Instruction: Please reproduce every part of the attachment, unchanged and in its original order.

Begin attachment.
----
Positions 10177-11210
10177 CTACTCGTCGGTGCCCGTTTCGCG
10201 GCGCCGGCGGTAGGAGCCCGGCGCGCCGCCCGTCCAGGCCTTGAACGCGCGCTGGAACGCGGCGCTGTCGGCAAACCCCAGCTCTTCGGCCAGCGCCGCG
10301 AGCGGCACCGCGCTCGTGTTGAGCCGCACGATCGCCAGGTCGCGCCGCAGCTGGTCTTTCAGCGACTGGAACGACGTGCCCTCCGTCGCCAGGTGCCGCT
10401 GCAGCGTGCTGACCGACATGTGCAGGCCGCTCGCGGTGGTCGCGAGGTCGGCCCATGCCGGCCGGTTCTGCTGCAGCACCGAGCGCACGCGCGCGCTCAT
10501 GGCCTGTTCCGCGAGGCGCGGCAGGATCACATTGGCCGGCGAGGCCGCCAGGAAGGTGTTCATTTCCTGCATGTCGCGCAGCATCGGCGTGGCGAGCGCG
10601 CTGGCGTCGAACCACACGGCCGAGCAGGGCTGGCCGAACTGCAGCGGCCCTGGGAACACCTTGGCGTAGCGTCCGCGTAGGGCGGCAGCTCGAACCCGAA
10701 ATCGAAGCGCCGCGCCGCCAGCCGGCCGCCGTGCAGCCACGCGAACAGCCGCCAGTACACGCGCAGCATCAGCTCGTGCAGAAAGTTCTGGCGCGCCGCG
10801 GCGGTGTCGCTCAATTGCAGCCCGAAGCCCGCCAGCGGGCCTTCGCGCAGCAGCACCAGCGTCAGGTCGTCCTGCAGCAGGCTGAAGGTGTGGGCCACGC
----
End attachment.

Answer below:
Positions 10177-11210
10177 CTACTCGTCGGTGCCCGTTTCGCG
10201 GCGCCGGCGGTAGGAGCCCGGCGCGCCGCCCGTCCAGGCCTTGAACGCGCGCTGGAACGCGGCGCTGTCGGCAAACCCCAGCTCTTCGGCCAGCGCCGCG
10301 AGCGGCACCGCGCTCGTGTTGAGCCGCACGATCGCCAGGTCGCGCCGCAGCTGGTCTTTCAGCGACTGGAACGACGTGCCCTCCGTCGCCAGGTGCCGCT
10401 GCAGCGTGCTGACCGACATGTGCAGGCCGCTCGCGGTGGTCGCGAGGTCGGCCCATGCCGGCCGGTTCTGCTGCAGCACCGAGCGCACGCGCGCGCTCAT
10501 GGCCTGTTCCGCGAGGCGCGGCAGGATCACATTGGCCGGCGAGGCCGCCAGGAAGGTGTTCATTTCCTGCATGTCGCGCAGCATCGGCGTGGCGAGCGCG
10601 CTGGCGTCGAACCACACGGCCGAGCAGGGCTGGCCGAACTGCAGCGGCCCTGGGAACACCTTGGCGTAGCGTCCGCGTAGGGCGGCAGCTCGAACCCGAA
10701 ATCGAAGCGCCGCGCCGCCAGCCGGCCGCCGTGCAGCCACGCGAACAGCCGCCAGTACACGCGCAGCATCAGCTCGTGCAGAAAGTTCTGGCGCGCCGCG
10801 GCGGTGTCGCTCAATTGCAGCCCGAAGCCCGCCAGCGGGCCTTCGCGCAGCAGCACCAGCGTCAGGTCGTCCTGCAGCAGGCTGAAGGTGTGGGCCACGC